Senior EPA officials said that the 9 microgram standard reflects an intensive review of public health literature, the input of an independent science advisory committee, and 700,000 comments on a less-specific draft rule the agency proposed in January 2023.

Experts say the tightened standard will be particularly beneficial for poorer Americans and people of color, who are disproportionately exposed to soot emissions, as well as the elderly, those with pre-existing conditions, and children, who are more vulnerable to health impacts from exposure.

Health effects from soot pollution can also have cascading effects, said Doris Browne, former president of the National Medical Association, on an EPA press call on Tuesday. One example: a school bus driver who must miss work when air pollution causes an asthma flare-up.

“That driver missing work impacts the students on the route, the parents trying to get to work themselves, the classroom that need those healthy attentive students, and the learning that does or does not happen,” she said.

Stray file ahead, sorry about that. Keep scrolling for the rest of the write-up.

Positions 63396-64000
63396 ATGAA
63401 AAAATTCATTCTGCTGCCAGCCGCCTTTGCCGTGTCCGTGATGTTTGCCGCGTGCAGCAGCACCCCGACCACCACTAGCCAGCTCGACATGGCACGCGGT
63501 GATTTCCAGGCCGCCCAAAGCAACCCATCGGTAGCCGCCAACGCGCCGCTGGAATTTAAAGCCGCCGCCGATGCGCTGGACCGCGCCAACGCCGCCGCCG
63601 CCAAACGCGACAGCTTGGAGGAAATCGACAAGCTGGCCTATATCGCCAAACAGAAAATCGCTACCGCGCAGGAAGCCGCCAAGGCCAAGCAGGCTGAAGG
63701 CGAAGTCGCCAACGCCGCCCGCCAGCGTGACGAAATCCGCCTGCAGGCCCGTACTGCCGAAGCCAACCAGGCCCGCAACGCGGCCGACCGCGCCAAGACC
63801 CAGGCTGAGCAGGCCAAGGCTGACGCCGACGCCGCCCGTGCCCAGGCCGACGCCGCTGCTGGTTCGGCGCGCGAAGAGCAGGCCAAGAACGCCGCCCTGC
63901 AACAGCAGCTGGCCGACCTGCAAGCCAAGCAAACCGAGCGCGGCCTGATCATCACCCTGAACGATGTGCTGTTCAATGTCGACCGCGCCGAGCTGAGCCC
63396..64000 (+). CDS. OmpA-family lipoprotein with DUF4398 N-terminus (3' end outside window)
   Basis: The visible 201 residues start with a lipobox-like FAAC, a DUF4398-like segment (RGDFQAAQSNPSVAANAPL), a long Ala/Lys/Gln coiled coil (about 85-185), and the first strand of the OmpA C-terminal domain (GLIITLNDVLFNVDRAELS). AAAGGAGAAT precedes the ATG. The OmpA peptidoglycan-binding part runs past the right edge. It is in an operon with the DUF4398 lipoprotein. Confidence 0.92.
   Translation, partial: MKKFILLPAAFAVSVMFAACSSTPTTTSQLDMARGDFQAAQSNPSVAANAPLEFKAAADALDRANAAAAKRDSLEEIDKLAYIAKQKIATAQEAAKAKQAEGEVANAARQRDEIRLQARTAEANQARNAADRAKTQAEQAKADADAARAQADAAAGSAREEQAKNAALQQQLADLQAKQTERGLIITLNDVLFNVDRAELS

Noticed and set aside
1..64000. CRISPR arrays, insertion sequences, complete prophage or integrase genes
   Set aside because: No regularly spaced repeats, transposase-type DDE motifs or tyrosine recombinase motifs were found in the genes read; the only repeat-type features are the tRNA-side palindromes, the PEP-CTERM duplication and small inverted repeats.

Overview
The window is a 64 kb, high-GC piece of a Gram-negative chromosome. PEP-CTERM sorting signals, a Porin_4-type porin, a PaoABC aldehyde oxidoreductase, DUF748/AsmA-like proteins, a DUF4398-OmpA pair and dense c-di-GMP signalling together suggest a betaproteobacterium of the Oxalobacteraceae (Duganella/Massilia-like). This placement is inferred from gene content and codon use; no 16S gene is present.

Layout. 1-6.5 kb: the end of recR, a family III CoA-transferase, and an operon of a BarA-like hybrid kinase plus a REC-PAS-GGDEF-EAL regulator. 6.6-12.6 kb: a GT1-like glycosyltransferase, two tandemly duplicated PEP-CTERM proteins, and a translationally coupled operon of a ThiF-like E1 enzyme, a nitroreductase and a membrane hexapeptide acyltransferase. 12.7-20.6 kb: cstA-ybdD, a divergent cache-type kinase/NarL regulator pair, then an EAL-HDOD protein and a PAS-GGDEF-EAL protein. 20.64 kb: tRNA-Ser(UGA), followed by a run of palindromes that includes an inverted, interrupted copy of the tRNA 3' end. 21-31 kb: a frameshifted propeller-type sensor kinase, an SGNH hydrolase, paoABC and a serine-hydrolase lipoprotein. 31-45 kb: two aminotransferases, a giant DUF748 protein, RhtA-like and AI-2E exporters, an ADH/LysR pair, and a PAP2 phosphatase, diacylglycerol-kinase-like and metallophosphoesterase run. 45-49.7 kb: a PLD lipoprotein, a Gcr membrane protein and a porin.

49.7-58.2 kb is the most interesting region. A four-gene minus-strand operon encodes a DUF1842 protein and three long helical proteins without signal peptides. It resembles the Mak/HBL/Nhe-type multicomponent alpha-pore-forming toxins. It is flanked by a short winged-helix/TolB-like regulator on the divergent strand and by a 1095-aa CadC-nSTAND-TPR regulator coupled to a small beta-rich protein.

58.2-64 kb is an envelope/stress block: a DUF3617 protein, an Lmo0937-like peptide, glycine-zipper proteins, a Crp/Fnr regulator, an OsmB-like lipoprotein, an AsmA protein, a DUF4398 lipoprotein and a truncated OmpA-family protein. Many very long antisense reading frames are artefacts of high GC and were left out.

When crafting Clean Air Act standards, the EPA is not, by law, supposed to consider the costs to polluting sectors, but that has not stopped those industries from weighing in.

Late last year, representatives from industries including oil and gas, mining and manufacturing sent a letter to the White House saying that a 9 microgram standard would leave “no room” for economic development, bring permitting for many industries to a halt, and threatening job growth.

“Tightening the [soot] standard will grind permits to a halt for a large portion of our country,” said Marty Durbin, senior vice-president for policy at the US Chamber of Commerce, in an emailed statement.

Senior EPA officials on Tuesday told reporters that that concern was vastly overstated, and that averted death and illness would far outweigh potential costs. Every $1 spent on compliance with the new action could result in up to $77 in human health benefits in 2032, the agency said. Additionally, that year, 99% of US counties would already probably meet the tightened control based on current trends and pre-existing regulations, agency officials said, limiting the cost of compliance.